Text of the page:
10 Second Defence post-mortem. Musings on my first Inform game
by Christina Nordlander
10 Second Defence can be found here (http://www.ifdb.tads.org/viewgame?id=o3l8ac72owqdhj66).
1. Preamble to a Post-Mortem
I never intended to write 10 Second Defence.
When the twenty-seventh iteration of the Ludum Dare (www.ludumdare.com) game jam rolled around in August 2013, I had decided that I would only participate if the theme really grabbed me. I had already participated in a previous Ludum Dare, and I knew how taxing and weekend-eating it could be.
The theme chosen was “ten seconds”, which I’d had my eyes on since it appeared in the shortlist. Despite my previous misgivings, I went for it.
I’d had vague ideas for a game about stopping time in order to set up a trap for an enemy, then restarting time and seeing all the pieces slide into place. Possible inspirations may have been the battle between Katara and Azula in Avatar: The Last Airbender, where Katara freezes the water around herself and Azula and then moves unhindered through it, or Puella Magi Madoka Magica, where Homura initially fights by stopping time and laying into her target with a blunt instrument. I’m sure you can adduce your own examples.
The eventual idea I went with wasn’t about literally freezing time, but it was a similar principle of getting the drop on your enemy by creating the perfect trap, carrying out actions that had been honed to perfection by learning from previous playthroughs. The learning-by-replay concept was strongly inspired by such classics as Varicella (http://www.ifdb.tads.org/viewgame?id=ywwlr3tpxnktjasd) or Rematch (http://www.ifdb.tads.org/viewgame?id=22oqimzgf8snv002).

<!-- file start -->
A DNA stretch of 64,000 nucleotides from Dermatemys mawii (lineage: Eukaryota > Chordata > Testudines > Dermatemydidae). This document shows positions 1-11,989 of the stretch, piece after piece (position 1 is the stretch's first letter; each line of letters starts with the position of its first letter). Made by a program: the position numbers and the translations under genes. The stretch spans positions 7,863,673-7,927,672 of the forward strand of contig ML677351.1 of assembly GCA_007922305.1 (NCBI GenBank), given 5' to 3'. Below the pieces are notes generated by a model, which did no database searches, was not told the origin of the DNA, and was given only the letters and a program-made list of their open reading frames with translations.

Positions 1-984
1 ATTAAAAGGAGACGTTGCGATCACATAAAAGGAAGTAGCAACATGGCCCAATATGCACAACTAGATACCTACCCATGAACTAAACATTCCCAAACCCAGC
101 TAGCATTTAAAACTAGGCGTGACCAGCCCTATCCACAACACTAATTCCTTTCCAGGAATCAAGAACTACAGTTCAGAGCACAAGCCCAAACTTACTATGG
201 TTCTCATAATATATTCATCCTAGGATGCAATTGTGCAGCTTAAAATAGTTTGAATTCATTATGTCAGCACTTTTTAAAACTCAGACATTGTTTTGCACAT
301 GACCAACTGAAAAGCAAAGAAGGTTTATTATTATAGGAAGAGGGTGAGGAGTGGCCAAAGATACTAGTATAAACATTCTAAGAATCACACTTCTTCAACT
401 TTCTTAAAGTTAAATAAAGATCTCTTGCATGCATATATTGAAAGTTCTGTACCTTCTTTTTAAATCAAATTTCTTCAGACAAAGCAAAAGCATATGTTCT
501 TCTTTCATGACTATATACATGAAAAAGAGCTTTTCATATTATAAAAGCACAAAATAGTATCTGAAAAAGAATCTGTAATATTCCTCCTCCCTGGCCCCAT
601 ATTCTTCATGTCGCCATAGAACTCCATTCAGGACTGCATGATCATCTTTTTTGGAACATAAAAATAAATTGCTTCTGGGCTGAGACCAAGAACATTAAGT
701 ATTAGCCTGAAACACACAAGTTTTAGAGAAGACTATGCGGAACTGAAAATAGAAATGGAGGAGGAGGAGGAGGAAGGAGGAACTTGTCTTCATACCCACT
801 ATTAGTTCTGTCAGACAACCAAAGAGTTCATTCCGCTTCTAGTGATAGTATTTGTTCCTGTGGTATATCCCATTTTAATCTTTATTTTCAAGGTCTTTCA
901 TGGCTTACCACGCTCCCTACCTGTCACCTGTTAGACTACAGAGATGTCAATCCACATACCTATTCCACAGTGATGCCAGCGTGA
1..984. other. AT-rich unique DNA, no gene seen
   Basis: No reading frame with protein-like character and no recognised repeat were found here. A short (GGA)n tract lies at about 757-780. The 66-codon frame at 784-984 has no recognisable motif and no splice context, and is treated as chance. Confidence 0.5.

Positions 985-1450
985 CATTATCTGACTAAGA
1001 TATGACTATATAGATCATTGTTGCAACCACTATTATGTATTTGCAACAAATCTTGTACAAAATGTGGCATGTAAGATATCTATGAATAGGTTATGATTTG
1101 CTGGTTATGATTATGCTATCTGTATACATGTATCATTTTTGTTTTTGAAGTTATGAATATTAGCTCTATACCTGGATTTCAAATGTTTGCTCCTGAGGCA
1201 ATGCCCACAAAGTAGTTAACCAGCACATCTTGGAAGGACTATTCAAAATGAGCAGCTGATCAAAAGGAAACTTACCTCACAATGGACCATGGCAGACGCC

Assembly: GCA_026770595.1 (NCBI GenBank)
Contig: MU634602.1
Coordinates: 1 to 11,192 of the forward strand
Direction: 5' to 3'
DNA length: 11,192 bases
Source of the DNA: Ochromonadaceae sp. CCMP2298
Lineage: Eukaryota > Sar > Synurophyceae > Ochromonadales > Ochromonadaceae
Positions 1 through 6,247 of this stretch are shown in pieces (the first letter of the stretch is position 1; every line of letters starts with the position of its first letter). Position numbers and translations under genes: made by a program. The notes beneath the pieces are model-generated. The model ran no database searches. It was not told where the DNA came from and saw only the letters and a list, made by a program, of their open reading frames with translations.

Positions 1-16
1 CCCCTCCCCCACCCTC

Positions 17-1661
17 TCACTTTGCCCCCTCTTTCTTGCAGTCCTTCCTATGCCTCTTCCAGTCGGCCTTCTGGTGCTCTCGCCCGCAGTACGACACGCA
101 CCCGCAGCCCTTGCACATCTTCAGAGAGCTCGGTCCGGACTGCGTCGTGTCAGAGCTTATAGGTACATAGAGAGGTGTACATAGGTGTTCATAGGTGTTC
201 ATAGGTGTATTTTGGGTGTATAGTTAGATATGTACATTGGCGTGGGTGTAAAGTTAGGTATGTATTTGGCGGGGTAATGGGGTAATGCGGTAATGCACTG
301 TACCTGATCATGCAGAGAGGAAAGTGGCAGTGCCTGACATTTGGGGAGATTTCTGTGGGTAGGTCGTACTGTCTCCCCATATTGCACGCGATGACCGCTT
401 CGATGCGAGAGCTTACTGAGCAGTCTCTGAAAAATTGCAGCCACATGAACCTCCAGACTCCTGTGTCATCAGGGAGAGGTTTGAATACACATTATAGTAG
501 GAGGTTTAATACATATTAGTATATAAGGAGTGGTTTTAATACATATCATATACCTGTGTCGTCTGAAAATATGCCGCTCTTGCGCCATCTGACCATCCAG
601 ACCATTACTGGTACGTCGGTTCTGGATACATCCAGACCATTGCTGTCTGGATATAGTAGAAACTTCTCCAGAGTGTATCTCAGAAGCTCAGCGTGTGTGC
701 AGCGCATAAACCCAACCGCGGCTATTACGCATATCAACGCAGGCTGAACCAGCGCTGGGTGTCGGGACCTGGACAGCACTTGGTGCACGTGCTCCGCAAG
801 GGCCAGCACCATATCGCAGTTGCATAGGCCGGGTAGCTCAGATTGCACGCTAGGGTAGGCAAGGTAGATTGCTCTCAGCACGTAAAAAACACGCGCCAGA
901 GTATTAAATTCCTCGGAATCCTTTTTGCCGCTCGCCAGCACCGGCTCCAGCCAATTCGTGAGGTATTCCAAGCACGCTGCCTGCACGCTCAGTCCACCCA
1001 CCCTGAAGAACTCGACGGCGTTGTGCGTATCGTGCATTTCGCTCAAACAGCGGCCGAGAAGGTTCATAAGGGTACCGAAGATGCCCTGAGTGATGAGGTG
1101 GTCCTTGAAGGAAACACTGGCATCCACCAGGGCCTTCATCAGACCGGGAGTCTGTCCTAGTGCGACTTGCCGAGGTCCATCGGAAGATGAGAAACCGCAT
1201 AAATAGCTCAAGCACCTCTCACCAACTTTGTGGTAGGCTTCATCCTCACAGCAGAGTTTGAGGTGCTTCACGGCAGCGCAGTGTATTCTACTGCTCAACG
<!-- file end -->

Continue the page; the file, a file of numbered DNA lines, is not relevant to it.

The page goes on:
Since I’d just played Porpentine’s Ultra Business Tycoon III (http://aliendovecote.com/uploads/twine/tycoon/crime.html), I got the idea that the game should be set in a cyberpunk-ish, corporation-run future, and that the goal was to defend yourself against a hitman sent to your apartment by a former friend and business associate turned enemy. The game would be a one-room affair (a genre I’ve always liked), but one where the goal wasn’t to escape.
2. The Specs
For my previous game, Display of Weakness (http://doopnet.com/game/), Twine was the obvious choice: Display of Weakness was an attempt at an unusual stats-based simulator where the goal was to perform badly (but not too badly) in order to lull an opponent into security. For this, Twine’s CYOA format and easy-to-use attributes system were perfect. 10 Second Defence, on the other hand, was intended to be a puzzle-heavy game with plenty of items to use and interact with. Thus, it became my first game in Inform 7.
I’d had a look at coding with Inform previously, but at the time I found it difficult to learn how to use it, and I didn’t have enough of an incentive to keep going. This time, the incentive was there, so I opened up Writing with Inform (http://inform7.com/learn/man/index.html), The Inform Recipe Book (http://inform7.com/learn/man/Rindex.html) and an energy drink and got to work.
3. The Process
(Note: this section will have slight puzzle spoilers. However, the game did end up harder than I intended, so spoilers might actually be beneficial.)